West Beirut received worldwide recognition and crowned Doueiri with an Oscar nomination for Best Foreign Film. The success of this film can be primarily attributed to the dynamic drive of the story, the intense feel for teenage life, and the idea that life, love and freedom is possible even in a city divided by war zones and torn by rivaling fractions. All in all, West Beirut pays homage to teenagers and their lust for life.
With Lila Says, it may initially seem that Doueiri has taken a different path in his choice of story lines, but this is not the case. His previous project, which was also written by Doueiri in Lebanon but has not yet come to life, was a political film about secret negotiations between Arabs, Israelis and Americans to resolve the Middle East conflict.
“I wanted to present the conflict in a lighter way,” admitted Doueiri. However, for the time being, this remains wishful thinking. He already had one third of the budget financed, when the tragedy of September 11 took place. “I had even been to the US for the casting,” he recalled. But after this horrific attack, American financiers were reluctant to fund an Arab film project, let alone a political film. Subsequently, this project has been put on hold. “I like political films, but I am done with the Lebanese civil war,” the director stated. “I have done my part already.”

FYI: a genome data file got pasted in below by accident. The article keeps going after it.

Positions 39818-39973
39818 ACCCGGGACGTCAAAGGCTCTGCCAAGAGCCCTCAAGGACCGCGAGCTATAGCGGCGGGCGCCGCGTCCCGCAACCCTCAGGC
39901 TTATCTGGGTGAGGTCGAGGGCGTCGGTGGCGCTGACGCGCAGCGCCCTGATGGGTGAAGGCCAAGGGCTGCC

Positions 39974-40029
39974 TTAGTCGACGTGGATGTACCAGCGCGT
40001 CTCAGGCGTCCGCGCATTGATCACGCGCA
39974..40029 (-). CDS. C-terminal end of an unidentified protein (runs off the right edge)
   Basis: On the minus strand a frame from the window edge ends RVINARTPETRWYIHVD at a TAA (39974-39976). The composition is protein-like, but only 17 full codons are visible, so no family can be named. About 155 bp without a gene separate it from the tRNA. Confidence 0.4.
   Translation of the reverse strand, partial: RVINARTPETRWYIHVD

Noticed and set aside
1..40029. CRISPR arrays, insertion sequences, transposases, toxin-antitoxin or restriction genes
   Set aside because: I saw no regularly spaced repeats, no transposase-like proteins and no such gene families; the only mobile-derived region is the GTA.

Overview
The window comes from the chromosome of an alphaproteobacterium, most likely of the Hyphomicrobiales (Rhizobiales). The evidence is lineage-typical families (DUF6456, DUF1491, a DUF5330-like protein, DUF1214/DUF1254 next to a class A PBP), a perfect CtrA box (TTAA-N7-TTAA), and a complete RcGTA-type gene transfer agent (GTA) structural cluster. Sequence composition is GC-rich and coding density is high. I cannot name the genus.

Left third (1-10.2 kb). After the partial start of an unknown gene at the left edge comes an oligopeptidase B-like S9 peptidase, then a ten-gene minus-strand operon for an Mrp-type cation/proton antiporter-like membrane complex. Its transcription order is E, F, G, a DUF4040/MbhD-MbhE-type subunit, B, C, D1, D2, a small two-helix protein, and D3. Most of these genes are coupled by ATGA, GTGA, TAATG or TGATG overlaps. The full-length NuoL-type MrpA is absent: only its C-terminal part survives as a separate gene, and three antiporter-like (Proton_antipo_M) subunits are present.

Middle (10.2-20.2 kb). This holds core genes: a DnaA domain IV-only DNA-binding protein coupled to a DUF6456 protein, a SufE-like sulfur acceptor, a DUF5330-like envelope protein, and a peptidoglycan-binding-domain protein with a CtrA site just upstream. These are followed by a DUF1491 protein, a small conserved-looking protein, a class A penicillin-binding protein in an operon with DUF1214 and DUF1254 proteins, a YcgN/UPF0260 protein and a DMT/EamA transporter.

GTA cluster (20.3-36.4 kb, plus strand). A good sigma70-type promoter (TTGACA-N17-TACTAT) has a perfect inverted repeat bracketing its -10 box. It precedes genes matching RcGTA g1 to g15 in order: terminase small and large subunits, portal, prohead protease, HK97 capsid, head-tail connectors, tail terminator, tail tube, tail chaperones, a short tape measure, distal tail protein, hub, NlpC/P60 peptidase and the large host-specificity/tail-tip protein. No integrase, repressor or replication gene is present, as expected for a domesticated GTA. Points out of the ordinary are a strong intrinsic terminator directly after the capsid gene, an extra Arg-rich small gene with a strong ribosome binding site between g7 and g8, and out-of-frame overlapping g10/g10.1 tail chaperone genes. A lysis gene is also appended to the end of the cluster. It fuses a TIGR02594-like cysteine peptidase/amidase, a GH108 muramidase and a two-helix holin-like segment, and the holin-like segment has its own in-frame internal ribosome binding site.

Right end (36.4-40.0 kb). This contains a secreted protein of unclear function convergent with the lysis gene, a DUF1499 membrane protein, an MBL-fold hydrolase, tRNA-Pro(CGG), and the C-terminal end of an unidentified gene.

His next project deals with the mysterious appearance of Virgin Mary during the Spanish conquest of Mexico in 1531. “I go wherever my projects take me,” and this one is taking him to Mexico.
With the last sip of his espresso, Doueiri shared a secret -- about a woman, of course. He hopes that the French actress Sandrine Bonnaire will star in the lead role as the Virgin Mary. But till then, we will be watching out for the release date for Lila Says, and looking forward to another coffee with Ziad Doueiri, the man who has given weight and height back to the Lebanese presence in the international film arena.
Lila Dit Ça (Lila Says); directed by Ziad Doueiri, scenario: Ziad Doueiri & Joelle Touma, adapted from the novel LILA SAYS by Chimo (Plon). Starring Vahina Giocante, Mohammed Khouas, Carmen Lebbos, Karim Ben Haddou, and Lotfi Chakri.